It’s not exactly when, but during time BSA recognized that the Victor engine had reached the end of its They needed a full engine if they were to competitive.

The Victor clearly the design limits of the B40 bottom end end failures were common), so the was completely redesigned with a new crankshaft, larger crankpin and heftier needle roller rod big end. The crank was supported on no than three main a roller on the timing side, and and ball bearings on the drive in beefed-up cases.

A new iron-lined alloy cylinder the bore out to 84mm, which, with the 90mm …, 499cc. The distortion-prone alloy-bodied oil was ditched in favor of a steel-bodied from the unit-construction twins. breathing was completely revised, the now breathing into the primary with a half-inch diameter to air.

The crankshaft drove a wet clutch and strengthened 4-speed through a duplex chain.

The was now capable of handling the 38 horsepower a stock B50MX produced. comparison, a stock DBD34 Star Clubman made 40 horsepower in 1961.) However, by 2-strokes were totally in the FIM Championship, and BSA now running out of money its motocross shop in 1971. But the work was not for nothing, and a trio of B50-based bikes was announced for sale in 1971. These the offroad B50MX, the “dual B50T Victor Trail and the Gold Star street

The B50SS and B50T both an oil-bearing frame derived the factory motocross bikes, a tubular swingarm with a cam at the front needle-bearing pivot that BSA borrowed from the brothers, famous for their motocross frames. Both got the new BSA Group alloy front and “conical hub” drum an 8-inch diameter twin-leading-shoe on the B50SS, a 6-inch single-leading-shoe on the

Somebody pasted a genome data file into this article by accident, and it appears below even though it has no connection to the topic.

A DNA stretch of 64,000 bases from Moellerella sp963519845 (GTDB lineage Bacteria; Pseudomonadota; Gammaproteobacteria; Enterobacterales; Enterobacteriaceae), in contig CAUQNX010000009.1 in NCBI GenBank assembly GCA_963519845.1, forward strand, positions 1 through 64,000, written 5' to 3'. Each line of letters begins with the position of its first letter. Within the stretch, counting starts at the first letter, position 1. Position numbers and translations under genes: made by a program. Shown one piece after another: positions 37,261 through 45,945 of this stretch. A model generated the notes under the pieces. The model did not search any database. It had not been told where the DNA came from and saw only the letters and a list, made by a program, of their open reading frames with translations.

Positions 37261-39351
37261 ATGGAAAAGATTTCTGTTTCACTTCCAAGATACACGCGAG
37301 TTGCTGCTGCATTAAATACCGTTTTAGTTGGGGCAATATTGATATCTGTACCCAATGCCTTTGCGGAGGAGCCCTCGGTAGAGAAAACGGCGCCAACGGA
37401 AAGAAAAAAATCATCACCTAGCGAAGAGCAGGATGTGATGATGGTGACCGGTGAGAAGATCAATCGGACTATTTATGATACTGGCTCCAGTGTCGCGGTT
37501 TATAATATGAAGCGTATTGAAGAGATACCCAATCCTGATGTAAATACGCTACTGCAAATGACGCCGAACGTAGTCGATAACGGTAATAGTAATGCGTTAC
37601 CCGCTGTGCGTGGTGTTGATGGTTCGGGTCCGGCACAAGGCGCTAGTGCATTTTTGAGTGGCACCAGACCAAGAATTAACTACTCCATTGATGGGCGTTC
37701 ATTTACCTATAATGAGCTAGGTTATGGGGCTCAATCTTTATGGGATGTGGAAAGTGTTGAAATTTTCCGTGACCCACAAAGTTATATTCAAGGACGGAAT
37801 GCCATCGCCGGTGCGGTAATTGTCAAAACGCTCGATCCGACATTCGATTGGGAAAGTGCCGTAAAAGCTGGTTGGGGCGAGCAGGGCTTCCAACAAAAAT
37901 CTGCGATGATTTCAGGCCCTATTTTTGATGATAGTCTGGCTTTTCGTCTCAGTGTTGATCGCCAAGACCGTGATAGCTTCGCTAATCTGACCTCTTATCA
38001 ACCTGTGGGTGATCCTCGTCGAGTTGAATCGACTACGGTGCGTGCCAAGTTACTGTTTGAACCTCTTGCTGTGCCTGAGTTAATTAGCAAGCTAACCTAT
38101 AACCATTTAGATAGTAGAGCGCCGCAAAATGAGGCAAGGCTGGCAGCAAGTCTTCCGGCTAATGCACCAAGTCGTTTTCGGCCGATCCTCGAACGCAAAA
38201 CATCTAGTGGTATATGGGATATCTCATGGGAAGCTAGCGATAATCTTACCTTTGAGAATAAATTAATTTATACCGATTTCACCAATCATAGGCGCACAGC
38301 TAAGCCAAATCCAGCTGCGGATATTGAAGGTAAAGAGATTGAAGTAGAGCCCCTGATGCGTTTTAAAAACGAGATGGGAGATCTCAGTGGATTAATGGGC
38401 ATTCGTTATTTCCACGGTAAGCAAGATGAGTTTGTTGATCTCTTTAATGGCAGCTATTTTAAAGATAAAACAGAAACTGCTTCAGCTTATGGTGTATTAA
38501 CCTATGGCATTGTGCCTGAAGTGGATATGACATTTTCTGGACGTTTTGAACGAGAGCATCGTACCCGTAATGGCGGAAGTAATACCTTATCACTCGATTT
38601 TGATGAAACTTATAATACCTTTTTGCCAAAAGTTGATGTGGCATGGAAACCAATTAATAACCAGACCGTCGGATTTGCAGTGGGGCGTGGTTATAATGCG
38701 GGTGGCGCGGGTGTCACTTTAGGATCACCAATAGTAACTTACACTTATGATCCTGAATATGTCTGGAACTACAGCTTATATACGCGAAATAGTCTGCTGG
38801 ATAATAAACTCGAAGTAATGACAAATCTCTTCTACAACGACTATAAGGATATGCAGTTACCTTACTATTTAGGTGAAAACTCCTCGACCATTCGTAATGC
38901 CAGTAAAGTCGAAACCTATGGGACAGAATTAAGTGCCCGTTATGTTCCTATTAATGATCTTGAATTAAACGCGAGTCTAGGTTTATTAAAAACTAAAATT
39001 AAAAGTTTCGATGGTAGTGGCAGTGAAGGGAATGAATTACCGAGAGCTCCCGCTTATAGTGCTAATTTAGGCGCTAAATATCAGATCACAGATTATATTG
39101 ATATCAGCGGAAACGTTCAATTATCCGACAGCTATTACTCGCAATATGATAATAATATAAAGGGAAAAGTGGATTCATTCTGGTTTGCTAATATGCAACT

Frames and painted ancillaries got unpopular Dove Grey scheme, though there’s evidence this reverted to during the model year. been said Dove was meant to replicate the fragile frame of the 1966 factory bikes in spite of the damage it did to Smith’s attempt at a third

A completely new electrical system major components in an alloy under the front of the fuel and also featured a quick-connect allowing the headlight to be removed. turn signals were by a switch on the right handlebar. cycle parts were with other 1971 bikes, like the Thunderbolt, and Bonneville. Most distinctive, was the massive black muffler with a perforated stainless heat shield.

The styling was and aggressive, even if the bikes weren’t!

Was it any good?